Molecular Electronic Control Over Tunneling Charge Transfer Plasmons Modes
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This thesis describes the controlled immobilization of molecules between two cuboidal metal nanoparticles by means of a self-assembly method to control the quantum plasmon resonances. It demonstrates that quantum-plasmonics is possible at length scales that are useful for real applications. Light can interact with certain metals and can be captured in the form of plasmons, which are collective, ultra-fast oscillations of electrons that can be manipulated at the nano-scale. Surface plasmons are considered as a promising phenomenon for potentially bridging the gap between fast-operating-speed optics and nano-scale electronics. Quantum tunneling has been predicted to occur across two closely separated plasmonic resonators at length scales (<0.3 nm) that are not accessible using present-day nanofabrication techniques.
Unlike top-down nanofabrication, the molecules between the closely-spaced metal nanoparticles could control the gap sizes down to sub-nanometer scales and act as the frequency controllers in the terahertz regime, providing a new control parameter in the fabrication of electrical circuits facilitated by quantum plasmon tunneling.
Demonstrates that quantum-plasmonics is possible at length scales that are useful for real applications
Outlines the fabrication of a molecular electronic circuit using two plasmonic resonators, a structure that can capture light in the form of plasmons, bridged by a monolayer of molecules
Explores possible new design routes for plasmonics–electronics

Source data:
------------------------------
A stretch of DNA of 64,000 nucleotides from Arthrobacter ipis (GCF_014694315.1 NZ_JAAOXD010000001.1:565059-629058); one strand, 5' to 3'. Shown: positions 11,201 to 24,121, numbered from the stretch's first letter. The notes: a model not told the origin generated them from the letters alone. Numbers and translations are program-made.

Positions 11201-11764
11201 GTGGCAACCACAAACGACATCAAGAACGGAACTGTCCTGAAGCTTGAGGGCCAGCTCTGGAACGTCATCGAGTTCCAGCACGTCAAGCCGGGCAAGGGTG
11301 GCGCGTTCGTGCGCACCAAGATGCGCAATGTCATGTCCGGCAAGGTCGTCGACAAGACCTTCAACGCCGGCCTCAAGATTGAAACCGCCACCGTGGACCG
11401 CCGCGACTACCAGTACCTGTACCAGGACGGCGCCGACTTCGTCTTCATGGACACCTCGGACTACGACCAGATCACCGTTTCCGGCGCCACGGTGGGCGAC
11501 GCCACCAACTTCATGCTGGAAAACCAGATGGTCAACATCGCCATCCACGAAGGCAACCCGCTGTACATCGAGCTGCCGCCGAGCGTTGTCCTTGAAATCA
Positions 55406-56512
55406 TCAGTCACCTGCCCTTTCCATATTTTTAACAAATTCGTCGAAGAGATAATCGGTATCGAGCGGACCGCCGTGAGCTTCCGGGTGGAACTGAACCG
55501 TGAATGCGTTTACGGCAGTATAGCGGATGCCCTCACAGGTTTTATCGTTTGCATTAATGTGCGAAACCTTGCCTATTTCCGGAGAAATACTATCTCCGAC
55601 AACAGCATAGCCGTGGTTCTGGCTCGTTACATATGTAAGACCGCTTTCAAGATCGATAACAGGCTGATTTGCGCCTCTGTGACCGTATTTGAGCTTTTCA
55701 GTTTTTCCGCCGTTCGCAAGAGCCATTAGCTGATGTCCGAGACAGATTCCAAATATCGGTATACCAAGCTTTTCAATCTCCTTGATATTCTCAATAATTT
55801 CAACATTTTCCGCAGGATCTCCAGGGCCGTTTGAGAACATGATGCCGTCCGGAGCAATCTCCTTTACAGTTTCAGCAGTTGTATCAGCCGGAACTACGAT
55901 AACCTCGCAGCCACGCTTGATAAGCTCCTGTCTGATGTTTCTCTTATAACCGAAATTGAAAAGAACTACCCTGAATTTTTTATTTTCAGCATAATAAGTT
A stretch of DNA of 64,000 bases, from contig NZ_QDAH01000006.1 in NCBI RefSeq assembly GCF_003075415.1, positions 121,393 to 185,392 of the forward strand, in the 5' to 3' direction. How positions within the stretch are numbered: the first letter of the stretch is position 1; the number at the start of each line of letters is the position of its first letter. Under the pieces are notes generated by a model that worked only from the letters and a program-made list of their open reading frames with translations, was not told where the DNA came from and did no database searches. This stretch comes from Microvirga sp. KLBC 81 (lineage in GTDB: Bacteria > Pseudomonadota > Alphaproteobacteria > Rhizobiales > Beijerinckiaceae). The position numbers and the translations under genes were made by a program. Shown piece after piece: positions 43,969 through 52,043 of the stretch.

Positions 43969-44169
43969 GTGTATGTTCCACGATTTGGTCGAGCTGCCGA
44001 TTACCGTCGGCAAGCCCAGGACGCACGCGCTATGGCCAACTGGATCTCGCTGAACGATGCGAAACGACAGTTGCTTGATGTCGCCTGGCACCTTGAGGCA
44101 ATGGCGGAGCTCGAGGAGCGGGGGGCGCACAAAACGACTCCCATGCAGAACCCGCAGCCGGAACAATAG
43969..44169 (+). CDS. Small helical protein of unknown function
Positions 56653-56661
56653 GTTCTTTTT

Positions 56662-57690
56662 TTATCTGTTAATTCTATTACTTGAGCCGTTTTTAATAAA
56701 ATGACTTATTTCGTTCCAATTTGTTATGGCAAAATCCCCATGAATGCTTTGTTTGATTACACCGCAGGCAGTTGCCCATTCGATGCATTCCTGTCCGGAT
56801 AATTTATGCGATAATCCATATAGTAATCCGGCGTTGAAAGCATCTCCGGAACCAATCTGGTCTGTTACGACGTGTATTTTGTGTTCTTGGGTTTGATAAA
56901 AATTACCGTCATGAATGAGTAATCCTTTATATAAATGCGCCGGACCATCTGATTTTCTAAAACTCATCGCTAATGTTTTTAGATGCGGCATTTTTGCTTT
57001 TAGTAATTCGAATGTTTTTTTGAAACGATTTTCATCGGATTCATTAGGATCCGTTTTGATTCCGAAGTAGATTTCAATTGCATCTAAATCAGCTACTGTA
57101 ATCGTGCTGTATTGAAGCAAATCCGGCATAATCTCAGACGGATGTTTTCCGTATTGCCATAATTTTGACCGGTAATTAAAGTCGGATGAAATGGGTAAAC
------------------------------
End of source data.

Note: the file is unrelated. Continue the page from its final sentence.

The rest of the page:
Shu Fen Tan received her B.S. and Ph.D., both in Chemistry from National University of Singapore (NUS) (2011 and 2016 respectively), working with Associate Professor Christian Nijhuis on the research project in the field of Molecular Plasmonics. During her Ph.D., she won multiple prestigious awards for her academic excellence including the Best Graduate Researcher Award 2014 in the Department of Chemistry, the TOP Graduate Researcher Award 2014 in the Faculty of Science in NUS, the Best Poster Award 2015 in international conference on materials (ICMAT) and Singapore National Institute of Chemistry (SNIC) Gold Medal for Most Outstanding Ph.D. Thesis in Chemistry for AY2015/2016. She has published more than 10 research articles in journals of high impact factor including Science, Nature Chemistry, Nature Communication, Accounts of Chemical Research, Journal of the American Chemical Society, ACS Nano etc. within the short span of her academic career. She is now working as a postdoctoral researcher in Mirsaidov’s lab – the leading expert in the field of liquid-cell microscopy to conduct meaningful research for understanding the physical and chemical interactions that govern the nanoparticle organization which potentially lay the foundation for rational design of desired assembled nanostructures for applications in catalysis, opto-electronic and drug delivery.